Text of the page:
The following was inspired by Facebook commentary by Rick Wingrove, Virginia State Director for American Atheists, as a counterpoint to the idea, expressed in recent articles and on social media, that the atheist movement is beset by sexism and that women are being systematically driven out of the movement.
Excerpt from Mr. Wingrove’s comments:
“The assertion that the atheist movement is essentially misogynistic reflects a profound misunderstanding of the nature of the movement. Where atheist conventions were formerly attended mainly by a few old white guys, there is now a near even mix of men and women of all ages who are happy to be there. Fully half of the speakers at American Atheists annual conventions are women. Indeed, it is worth pointing out that AA was founded by a woman. Women hold leadership positions in every major atheist organization. People come and go from the movement, but the notion that there is a mass exodus of women from the movement, and blaming it on the alleged boorish behavior of a few (?) or all (?) men is both untrue and unfair. And the notion that only the men in the movement behave badly and the implication that atheist men are worse offenders than men outside the movement is exactly the kind of gross generalization that rational thinkers should take with a little healthy skepticism.”
And now comments from the editor:
I am a feminist. While I am a huge fan and obviously a contributor to the atheist channel at Patheos, I also read and enjoy the other blog networks in the atheist/skeptical community and I support intersecting the atheist movement with social justice. I think anti-feminists advocate for a pointless and destructive position and that any valid points and issues they may have are buried in unreasoning hatred and blame-gaming. I’ve been appalled at the casual cruelty displayed on the boards and forums associated with (or known to support) anti-feminist causes and people. I have observed female and minority members and former members of our community get treated horribly online for relatively harmless statements and I am deeply disappointed in a prominent person’s statements and activities on Twitter. I condemn any position that equates feminism with anything other than advocacy for equal rights and full inclusion for everyone. I support anti-harassment policies and efforts for conferences to be as inclusive as possible. For those who think that perhaps I don’t understand what it is like to be on the receiving end of bad treatment, a few years ago, I was sexually harassed and physically groped by a drunken former leader in our community and while I’m not going to go into what actions I did or didn’t take, I mention it so that our readers understand that I do understand the problems first hand at very close range. There is absolutely no doubt that there are women and people of color within our movement who have been treated appallingly by other members of the movement and that there are so-called “leaders” in our movement who say and do things that perpetuate this mistreatment.
However, having said all that, since I joined the movement as a local activist in 1997 when I joined American Atheists and founded the Military Association of Atheists and Freethinkers, I have worked with amazing people of all genders and ethnic backgrounds. I have seen our movement work hard to ensure diversity and inclusion are priorities and have seen numerous talented female and people of color become activists by becoming active in existing organization or founding their own. I was recruited into the movement by an organization that was founded by a woman and was run by a woman at the time, and later I helmed the organization I founded. I still serve the movement as VP of American Atheists under a president of Jewish ethnicity who has been on the receiving end of horrific anti-Jewish sentiment from inside and outside our movement for the two decades he has been my friend. I have been attending conferences for those two decades and have never felt unwelcome or marginalized as a women and except for the specific incident I related, which did not occur at a conference, I have always felt welcome and safe and so have many others who I have discussed this with.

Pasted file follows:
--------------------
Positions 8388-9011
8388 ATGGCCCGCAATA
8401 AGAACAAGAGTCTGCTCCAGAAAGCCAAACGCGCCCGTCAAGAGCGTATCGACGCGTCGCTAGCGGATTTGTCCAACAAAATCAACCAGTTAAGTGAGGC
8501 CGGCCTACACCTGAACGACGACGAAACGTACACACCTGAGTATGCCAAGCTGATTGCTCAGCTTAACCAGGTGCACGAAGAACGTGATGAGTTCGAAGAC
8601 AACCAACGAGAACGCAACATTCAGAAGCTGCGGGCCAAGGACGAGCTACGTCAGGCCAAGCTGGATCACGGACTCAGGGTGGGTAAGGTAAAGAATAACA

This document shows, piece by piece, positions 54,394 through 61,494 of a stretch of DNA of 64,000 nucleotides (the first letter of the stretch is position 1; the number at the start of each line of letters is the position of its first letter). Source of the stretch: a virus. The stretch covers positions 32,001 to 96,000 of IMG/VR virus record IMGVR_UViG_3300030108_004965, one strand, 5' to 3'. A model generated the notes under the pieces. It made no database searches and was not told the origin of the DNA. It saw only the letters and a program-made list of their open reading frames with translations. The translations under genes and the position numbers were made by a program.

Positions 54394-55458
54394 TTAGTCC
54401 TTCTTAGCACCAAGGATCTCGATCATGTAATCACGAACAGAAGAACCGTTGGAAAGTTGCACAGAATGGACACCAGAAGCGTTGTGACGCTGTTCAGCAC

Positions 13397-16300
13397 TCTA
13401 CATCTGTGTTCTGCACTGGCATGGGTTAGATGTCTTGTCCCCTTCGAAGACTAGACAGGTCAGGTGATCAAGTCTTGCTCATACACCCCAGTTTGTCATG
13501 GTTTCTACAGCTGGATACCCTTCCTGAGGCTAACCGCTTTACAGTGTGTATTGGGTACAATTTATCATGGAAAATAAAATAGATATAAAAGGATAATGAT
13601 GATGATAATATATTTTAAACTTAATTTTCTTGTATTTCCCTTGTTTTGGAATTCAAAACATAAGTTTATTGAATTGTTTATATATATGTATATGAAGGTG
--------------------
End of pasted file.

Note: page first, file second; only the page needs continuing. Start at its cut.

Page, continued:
In summary, from my seat, the problem may not be the movement. It is true our movement has members that express the misogyny and racism that infests our culture and that awful things have been said and done. However, I opine that the majority of our community has neither perpetrated or received mistreatment and that the movement may be the solution to the problem, not the mechanism.
Our movement has to be more than its talking heads. The real work of the movement is taking place in communities, city councils, and state legislative offices, not in blogs or on Twitter, and that work is being done across the race and gender spectrum. I would hope that instead of giving up on the “movement”, our potential activists would seek out their fellow activists, join their organizations, go to their conferences, and offer their support so we can keep our country from being turned into a theocratic nightmare. It is going to take all of us to prevent the installation of a government system that values the unjust imprisonment and killing of minorities, the subjection of women, and a papers-please view toward immigrants and anyone who looks like an immigrant. Just as importantly, it’s going to take all of us within the movement who value working against these religiously motivated positions to stay and work from within to grow and develop diverse leadership we can be proud of.